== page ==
“When you discipline a man with rebukes for sin, you consume like a moth what is dear to him; surely all mankind is a mere breath! Selah” (Psalm 39:11 ESV).
Inhale, then exhale. The lungs expand and retract, the good stuff in, the bad stuff out. All day long, during sleep, while awake, your body breathes. You do it without thinking. A breath occurs, and you do not remember it; its brevity is astounding.
Psalm 39 is full of statements affirming the brevity of life. "Each of us is but a breath," says the psalmist. Exhaled, gone, and momentary. He wrote of his end, the measure of his days, the fleeting nature of his life. He felt his days were a few handbreadths in length, nothing before God. He was a guest and a sojourner in God's great world. Life, the psalmist sang, is short. “Mankind is a mere breath!”
But how ought we respond to the brief nature of our earthly sojourn? If life is short, if God lives in every generation but we only live in ours, if we are but a microscopic dot on the timeline of human history, what should we do? What is our reply to such fragility? How ought we think and feel and act in light of this truth?
1 Get To Work.
First, we respond to the brief nature of life with work. Scripture motivates us to get moving. Life is short. Therefore we have little time to make an impact on others. Jesus taught his disciples to abide in him so they could bear fruit, more fruit, and much fruit. His wish is an abundance of fruitfulness blooming from our lives (John 15:8).
Life can be built with earthy materials — wood, hay, and stubble — stuff which burns up in the fire of eternity. Alternatively, life is constructed with enduring materials — gold, silver, and precious stones — stuff which stands the testing flames of eternity (1 Corinthians 3:12-15). Every believer will appear before Christ's judgment seat, not to decide our eternal destination, for it has been settled for us by our faith in the gospel, but to determine our eternal rewards (2 Corinthians 5:10). Our hope, of course, is to hear Christ say, “Well done, good and faithful servant. You have been faithful over a little; I will set you over much. Enter into the joy of your master” (Matthew 25:21, 23).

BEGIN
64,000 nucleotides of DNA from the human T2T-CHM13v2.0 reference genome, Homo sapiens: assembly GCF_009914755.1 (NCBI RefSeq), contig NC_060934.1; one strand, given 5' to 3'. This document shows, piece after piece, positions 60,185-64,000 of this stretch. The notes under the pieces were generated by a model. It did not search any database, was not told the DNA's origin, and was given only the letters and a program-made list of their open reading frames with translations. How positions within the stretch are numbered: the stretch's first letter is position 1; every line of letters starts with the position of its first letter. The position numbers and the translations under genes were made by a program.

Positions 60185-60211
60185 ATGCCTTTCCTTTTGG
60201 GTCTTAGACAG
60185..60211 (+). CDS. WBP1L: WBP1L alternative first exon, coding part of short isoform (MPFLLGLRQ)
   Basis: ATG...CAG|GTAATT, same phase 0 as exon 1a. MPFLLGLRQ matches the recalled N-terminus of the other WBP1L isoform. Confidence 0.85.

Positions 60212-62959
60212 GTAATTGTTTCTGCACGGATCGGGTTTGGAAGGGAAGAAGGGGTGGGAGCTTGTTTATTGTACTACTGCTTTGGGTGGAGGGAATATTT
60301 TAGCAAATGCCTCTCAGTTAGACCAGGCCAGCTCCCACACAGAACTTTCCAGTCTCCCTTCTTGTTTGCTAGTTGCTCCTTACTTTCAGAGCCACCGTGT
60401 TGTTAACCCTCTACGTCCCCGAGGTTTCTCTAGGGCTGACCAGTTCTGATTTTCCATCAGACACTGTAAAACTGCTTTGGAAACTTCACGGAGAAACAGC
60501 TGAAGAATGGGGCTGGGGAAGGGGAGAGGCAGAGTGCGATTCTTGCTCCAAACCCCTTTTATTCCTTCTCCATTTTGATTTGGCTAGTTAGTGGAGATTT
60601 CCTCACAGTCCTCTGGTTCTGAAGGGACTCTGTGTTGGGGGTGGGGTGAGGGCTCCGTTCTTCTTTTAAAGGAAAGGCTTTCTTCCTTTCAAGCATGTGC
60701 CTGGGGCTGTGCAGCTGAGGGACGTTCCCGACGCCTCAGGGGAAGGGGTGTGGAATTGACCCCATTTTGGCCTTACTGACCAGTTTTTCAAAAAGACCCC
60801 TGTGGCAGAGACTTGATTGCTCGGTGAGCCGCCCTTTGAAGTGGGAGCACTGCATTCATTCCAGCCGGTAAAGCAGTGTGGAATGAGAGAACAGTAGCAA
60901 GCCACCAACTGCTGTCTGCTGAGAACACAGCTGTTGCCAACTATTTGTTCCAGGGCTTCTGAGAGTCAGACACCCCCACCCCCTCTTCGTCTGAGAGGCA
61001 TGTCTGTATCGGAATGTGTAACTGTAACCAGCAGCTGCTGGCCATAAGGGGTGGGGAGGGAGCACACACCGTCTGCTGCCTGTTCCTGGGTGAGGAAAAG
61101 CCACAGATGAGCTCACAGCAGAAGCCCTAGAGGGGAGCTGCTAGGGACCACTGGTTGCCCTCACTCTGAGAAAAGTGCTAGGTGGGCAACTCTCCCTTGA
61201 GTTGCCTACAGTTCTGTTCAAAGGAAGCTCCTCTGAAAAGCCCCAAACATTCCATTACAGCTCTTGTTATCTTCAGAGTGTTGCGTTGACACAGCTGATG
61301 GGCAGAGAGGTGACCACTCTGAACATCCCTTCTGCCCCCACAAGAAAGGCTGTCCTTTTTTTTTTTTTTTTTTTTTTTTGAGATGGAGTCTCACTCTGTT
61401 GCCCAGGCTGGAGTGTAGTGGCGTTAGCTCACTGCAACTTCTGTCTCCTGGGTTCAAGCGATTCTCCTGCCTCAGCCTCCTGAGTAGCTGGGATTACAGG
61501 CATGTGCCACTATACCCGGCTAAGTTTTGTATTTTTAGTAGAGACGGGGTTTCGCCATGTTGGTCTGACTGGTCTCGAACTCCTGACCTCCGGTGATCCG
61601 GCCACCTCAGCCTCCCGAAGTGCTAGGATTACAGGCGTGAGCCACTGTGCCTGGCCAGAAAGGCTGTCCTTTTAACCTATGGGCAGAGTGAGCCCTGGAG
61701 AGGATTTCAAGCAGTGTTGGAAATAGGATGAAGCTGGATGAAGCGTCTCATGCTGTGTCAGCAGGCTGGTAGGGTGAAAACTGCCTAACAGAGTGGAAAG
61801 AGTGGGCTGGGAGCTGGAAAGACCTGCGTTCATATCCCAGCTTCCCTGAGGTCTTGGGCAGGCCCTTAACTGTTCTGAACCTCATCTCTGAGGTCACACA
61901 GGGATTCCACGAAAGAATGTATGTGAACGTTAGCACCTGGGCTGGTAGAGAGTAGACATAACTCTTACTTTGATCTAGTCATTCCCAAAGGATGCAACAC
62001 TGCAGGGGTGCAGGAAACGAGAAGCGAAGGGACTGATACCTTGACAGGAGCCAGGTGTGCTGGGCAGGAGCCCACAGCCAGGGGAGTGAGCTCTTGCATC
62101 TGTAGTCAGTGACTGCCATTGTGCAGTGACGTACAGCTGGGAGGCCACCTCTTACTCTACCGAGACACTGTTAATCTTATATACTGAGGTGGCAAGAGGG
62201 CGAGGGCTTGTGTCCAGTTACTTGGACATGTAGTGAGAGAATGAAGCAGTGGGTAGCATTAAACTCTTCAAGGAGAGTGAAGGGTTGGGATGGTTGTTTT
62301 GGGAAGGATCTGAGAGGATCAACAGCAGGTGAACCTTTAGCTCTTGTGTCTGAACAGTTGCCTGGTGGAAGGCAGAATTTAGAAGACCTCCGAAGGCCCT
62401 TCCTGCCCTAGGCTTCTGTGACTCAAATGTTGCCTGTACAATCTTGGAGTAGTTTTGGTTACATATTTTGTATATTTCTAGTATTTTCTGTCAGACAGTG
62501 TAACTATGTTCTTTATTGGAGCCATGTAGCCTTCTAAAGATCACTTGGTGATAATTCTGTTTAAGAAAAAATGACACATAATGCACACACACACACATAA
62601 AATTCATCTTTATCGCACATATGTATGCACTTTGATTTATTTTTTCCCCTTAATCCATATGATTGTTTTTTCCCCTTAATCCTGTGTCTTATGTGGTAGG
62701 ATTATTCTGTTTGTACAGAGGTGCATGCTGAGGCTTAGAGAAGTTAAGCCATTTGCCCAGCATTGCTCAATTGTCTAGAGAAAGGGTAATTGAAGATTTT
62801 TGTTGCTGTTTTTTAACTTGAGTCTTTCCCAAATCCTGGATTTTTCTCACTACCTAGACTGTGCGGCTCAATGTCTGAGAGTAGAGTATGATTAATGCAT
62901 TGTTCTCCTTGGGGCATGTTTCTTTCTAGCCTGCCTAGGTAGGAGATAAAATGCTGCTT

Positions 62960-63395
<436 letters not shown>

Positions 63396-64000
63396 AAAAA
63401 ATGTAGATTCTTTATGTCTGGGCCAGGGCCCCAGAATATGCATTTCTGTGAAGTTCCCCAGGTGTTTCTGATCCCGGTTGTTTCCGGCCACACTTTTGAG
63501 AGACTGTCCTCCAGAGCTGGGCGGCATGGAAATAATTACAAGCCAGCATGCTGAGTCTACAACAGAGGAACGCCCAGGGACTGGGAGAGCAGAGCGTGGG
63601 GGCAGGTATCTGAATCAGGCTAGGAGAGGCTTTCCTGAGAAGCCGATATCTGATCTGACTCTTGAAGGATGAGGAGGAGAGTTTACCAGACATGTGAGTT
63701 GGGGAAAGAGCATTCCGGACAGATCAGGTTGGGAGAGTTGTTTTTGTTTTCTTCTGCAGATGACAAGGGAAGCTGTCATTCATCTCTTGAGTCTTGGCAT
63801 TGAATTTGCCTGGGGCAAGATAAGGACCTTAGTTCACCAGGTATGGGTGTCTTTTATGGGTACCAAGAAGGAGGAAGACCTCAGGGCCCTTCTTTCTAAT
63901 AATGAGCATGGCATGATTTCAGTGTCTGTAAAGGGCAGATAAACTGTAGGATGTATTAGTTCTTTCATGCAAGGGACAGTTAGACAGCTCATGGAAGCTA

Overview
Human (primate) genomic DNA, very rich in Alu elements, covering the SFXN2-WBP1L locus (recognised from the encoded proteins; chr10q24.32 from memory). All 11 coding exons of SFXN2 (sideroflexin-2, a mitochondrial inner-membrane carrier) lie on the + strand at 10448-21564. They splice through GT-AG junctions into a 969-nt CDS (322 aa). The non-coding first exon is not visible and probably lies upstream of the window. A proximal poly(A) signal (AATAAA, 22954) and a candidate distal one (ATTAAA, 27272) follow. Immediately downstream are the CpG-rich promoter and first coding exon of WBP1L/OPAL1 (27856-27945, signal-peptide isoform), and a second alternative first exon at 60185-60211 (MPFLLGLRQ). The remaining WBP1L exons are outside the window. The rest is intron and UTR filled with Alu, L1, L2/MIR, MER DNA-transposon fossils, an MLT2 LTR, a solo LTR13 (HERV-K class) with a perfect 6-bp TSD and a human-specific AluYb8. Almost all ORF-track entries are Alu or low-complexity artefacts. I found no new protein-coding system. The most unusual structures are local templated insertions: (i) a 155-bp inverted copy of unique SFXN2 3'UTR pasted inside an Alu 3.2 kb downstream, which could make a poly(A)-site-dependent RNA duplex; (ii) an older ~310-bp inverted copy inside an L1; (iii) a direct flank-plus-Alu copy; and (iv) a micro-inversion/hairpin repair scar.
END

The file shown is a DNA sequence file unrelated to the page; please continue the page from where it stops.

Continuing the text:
So the brevity of life stirs us to work. We build families, communities, and businesses. We labor in the body of Christ. We watch the church mature and grow. We pour out blood and sweat, working for which Christ has placed in front of us.
2 Get To Rest.
Second, we respond to the brief nature of life with rest. Recently, I read someone declare they were attempting to create works which could last a thousand years. Good luck with that. God goes on, but our vaporish lives will soon be forgotten. Within a generation or two, hardly anyone will know our names. But that reality ought not to depress us, but cause us to rest a little in the magnificence of God.
When every saint in Scripture died, God did not, and his work endured. The pressure of eternity is squarely on his shoulders, for ours could not bear the weight. He will continue. He will raise new laborers for his harvest (Matthew 9:38). He will call and empower young believers for his work (1 Corinthians 12:11). He will use your children’s children for his glory. Our lives aren’t as important as we sometimes imagine them to be. Perhaps the heat of life gets turned down a little when we realize this truth.
So the brevity of life stirs us to rest. God is good. He is on the move. We are partakers in his promises and co-laborers with Christ, but he bears the primary load. Our lives matter, but not like his, so we relax in the joy of just knowing him.
I struggle with a battle for both responses. I want to live in the fullness of each. I don’t want to place undue pressure on life, nor do I want to be slack in the responsibility God wants me to have. I want to husband, parent, and pastor as if life is short, so I better be on the job. However, I also want to carry each responsibility with rest, a certainty that God will move with or without me.